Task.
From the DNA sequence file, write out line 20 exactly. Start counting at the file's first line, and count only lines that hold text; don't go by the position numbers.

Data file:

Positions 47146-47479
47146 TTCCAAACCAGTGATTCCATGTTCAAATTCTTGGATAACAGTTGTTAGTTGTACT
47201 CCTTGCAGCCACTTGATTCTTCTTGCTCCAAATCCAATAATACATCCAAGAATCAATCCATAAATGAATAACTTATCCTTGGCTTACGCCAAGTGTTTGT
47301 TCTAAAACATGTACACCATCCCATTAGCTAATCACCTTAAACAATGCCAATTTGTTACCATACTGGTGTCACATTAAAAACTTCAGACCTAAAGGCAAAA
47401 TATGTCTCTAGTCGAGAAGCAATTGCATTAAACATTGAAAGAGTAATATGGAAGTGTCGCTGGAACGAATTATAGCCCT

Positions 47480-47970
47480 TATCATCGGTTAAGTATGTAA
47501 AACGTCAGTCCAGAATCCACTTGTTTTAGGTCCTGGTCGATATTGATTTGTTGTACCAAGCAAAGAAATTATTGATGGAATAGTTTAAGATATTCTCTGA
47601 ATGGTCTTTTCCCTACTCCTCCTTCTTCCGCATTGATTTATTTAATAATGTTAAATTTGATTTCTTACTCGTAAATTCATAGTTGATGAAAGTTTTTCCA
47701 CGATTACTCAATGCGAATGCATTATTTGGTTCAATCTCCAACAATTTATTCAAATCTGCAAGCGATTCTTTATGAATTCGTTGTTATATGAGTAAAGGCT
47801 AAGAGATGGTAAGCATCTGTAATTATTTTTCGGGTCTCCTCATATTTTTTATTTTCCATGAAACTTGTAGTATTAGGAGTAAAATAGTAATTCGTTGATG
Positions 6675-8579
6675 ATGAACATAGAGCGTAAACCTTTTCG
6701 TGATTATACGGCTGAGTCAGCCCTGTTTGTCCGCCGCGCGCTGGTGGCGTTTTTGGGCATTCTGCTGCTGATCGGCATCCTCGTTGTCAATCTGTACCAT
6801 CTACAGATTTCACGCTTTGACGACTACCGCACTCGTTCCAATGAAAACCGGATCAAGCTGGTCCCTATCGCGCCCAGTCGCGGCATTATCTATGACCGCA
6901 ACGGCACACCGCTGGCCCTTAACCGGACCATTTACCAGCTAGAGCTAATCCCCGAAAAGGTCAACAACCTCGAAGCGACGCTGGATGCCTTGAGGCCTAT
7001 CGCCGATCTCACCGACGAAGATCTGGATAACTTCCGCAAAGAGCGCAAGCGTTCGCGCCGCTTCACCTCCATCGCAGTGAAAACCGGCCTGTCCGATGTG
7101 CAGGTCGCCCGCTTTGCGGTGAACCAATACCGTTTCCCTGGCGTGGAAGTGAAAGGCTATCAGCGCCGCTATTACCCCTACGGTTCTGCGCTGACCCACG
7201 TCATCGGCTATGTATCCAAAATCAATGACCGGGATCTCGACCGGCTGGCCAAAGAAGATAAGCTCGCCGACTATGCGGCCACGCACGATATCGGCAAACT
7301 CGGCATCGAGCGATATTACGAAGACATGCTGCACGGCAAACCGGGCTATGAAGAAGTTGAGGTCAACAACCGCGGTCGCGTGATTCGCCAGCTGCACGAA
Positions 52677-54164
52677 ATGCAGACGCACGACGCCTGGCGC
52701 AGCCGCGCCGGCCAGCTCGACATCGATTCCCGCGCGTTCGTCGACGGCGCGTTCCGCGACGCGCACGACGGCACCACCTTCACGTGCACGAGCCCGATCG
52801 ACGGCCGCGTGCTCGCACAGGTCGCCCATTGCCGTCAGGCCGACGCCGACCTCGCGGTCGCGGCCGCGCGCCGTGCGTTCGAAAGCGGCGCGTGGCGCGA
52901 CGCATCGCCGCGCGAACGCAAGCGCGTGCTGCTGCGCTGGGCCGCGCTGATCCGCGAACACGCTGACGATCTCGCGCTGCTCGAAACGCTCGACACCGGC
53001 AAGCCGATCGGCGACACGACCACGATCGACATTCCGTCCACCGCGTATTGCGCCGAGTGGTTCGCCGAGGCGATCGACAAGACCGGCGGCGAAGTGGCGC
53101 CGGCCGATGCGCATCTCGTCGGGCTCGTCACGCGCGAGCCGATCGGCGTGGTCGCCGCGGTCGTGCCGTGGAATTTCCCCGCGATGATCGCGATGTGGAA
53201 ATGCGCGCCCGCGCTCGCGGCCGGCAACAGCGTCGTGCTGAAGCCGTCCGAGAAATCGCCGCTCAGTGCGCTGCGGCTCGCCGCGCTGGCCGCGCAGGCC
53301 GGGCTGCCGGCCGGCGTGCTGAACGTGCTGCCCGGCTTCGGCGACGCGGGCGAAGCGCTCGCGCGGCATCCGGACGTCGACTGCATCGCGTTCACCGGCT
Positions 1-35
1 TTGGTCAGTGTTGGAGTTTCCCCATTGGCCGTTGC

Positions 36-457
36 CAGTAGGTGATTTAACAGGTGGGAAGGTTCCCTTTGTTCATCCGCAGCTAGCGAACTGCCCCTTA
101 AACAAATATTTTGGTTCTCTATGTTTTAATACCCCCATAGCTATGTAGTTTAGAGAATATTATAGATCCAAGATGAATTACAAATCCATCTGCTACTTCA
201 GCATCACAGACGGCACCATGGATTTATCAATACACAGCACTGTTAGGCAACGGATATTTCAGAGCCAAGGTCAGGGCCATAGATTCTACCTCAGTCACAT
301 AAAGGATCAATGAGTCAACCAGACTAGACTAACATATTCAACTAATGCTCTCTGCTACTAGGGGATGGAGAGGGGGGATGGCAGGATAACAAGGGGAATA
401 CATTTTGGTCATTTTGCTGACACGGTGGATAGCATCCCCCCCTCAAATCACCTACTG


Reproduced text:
7301 CGGCATCGAGCGATATTACGAAGACATGCTGCACGGCAAACCGGGCTATGAAGAAGTTGAGGTCAACAACCGCGGTCGCGTGATTCGCCAGCTGCACGAA